Mokomokai are the severed heads of Maori tribesmen covered in tā moko, traditional Maori chiseled “tattoos.” Unlike the tattoos in other cultures, ta moko was often carved into the flesh with pigment applied to the wound. This resulted in three-dimensional, scarred designs. These heads, although quite interesting in themselves, have an incredible history, transitioning from tribal and spiritual objects to curios, and now to museum artifacts with dubious acquisition histories.
Although the exact meaning and purpose of the tattoos cannot be adequately unpacked here, suffice it to say they were important; different sources have linked the tattoos to written names, markers of prominence, and lifelong companions.  When a person with a full facial markings died, his face was often preserved and stored by the person’s family in an ornate box, later being brought out for religious ceremonies.
After the arrival of Europeans in New Zealand in the late 18th Century, the Mokomokai began acquiring a new status as curios. The first traded head is said to have been acquired by Captain James Cook in 1770, and shortly thereafter, Mokomokai became extraordinarily popular as currency for Western firearms in an “arms race” between warring tribes. At one point, demand for the heads was so great that Europeans were able to barter for them before their original wearers had been killed. A 1990 text by Abraham Joseph Wharewaka claims that slaves and war criminals (from rival tribes) would be dragged onboard ships so that patrons could decide on a head in advance.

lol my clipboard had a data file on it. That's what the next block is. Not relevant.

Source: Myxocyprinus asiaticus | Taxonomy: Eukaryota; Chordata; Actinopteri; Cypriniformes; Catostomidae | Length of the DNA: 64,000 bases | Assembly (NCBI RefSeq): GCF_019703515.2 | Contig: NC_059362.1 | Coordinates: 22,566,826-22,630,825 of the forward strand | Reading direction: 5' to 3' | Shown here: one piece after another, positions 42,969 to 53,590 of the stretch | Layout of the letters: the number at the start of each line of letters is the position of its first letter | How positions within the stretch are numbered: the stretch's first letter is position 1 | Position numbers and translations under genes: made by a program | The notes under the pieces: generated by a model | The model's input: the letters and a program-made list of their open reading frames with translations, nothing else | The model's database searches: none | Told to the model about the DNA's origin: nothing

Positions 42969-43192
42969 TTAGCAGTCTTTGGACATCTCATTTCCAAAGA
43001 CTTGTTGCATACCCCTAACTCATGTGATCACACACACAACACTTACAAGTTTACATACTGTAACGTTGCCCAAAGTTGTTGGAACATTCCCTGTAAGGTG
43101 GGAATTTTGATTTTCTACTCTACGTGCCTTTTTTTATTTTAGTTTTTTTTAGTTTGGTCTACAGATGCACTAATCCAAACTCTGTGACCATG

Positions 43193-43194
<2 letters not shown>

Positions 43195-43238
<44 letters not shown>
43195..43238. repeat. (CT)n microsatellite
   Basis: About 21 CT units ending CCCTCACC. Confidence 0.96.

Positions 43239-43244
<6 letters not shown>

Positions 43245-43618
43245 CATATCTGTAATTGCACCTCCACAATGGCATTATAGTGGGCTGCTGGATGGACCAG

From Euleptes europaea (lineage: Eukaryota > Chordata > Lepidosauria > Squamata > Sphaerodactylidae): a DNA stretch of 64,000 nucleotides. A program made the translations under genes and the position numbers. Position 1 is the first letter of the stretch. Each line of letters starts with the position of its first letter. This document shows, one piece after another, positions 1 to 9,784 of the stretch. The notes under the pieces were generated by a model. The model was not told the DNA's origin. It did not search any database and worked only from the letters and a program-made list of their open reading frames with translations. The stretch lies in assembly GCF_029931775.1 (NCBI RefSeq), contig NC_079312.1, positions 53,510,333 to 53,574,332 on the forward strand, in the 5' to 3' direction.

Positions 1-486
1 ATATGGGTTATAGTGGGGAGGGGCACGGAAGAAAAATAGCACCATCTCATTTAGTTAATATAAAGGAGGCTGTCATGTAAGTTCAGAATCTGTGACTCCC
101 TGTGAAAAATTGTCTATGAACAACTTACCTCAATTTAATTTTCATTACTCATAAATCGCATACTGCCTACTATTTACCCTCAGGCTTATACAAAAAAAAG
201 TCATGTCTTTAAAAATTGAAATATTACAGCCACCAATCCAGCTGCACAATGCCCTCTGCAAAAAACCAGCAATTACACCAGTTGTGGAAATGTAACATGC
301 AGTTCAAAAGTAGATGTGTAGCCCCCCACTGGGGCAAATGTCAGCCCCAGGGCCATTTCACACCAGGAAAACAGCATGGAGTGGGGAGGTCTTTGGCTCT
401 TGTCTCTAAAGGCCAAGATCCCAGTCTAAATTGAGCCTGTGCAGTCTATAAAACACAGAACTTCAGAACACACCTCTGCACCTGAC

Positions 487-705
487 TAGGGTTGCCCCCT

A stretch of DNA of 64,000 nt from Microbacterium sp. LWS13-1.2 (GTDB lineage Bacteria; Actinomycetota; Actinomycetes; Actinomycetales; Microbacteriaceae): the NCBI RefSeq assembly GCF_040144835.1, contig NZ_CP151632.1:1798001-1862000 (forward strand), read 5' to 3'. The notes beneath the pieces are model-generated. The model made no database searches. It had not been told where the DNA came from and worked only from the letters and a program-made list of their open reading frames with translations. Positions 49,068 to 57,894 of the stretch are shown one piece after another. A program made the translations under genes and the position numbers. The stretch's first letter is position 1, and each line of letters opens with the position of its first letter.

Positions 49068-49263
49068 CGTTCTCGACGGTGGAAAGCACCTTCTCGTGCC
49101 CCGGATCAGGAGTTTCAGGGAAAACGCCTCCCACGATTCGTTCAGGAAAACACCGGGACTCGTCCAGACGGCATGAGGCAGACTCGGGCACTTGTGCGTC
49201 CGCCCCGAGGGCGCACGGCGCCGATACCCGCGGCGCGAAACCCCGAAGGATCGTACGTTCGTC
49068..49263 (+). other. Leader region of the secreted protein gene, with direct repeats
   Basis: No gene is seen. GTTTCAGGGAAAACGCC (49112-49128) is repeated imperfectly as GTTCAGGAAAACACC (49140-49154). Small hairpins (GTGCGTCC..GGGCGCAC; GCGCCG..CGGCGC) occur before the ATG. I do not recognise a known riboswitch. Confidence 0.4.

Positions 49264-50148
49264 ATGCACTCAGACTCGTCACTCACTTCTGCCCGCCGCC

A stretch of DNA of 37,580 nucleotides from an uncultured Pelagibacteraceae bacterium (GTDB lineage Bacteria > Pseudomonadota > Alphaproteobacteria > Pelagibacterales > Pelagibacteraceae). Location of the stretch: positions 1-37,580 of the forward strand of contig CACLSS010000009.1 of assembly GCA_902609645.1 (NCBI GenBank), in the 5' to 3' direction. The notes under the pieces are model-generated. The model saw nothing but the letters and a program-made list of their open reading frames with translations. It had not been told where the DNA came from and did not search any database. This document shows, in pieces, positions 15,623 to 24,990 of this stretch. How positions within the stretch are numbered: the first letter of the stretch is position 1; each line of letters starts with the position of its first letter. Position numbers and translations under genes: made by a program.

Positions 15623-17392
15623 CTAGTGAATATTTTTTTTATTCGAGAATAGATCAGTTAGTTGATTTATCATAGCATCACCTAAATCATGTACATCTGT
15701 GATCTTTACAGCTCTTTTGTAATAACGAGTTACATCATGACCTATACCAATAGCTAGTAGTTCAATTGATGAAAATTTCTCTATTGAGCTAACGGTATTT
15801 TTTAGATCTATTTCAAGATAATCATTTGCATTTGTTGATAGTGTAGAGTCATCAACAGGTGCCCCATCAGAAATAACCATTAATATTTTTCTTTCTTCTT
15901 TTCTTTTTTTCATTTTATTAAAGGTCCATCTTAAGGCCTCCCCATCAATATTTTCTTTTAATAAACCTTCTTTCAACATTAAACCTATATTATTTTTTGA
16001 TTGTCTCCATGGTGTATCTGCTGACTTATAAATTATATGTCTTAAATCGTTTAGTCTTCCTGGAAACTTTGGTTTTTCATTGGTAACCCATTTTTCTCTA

This commercial success changed the practice of tā moko entirely; while traditionally, the markings were often applied to people of some prominence within a tribe, the tattoos were now applied for the purpose of sale, even sometimes after the recipient’s death.  Some sources indicate that in these [...]
Currently living and working in New York city where he earned his MFA at Pratt Institute, artist and part-time bartender Johnathan Stanish, or better known by his alter-ego Johnny Tragedy, has his hands in everything. Johnny’s practice ranges from fashion to both kinetic and non-kinetic sculptures.His sculptures borrow heavily from tribal tattoo imagery alluding to neo-tribalism, blending them nicely with screen-printed pop culture emblems.He manages to excitingly bring elements of a subculture still on the fringes of acceptance to a refined New York art-world audience. In an increasingly cynical critical environment, however, it is important to note that the persona Johnny Tragedy is in no way a cynical avatar. Tragedy is an extension of Stanish as well as a direct consequence of his art practice. Tragedy is the Superman to Stanish’s Clark Kent or vice versa. I caught up with Johnny in his Chinatown studio to ask him a few questions in order to get a better understanding of his solo and collaborative fashion, sculpture, and curatorial projects.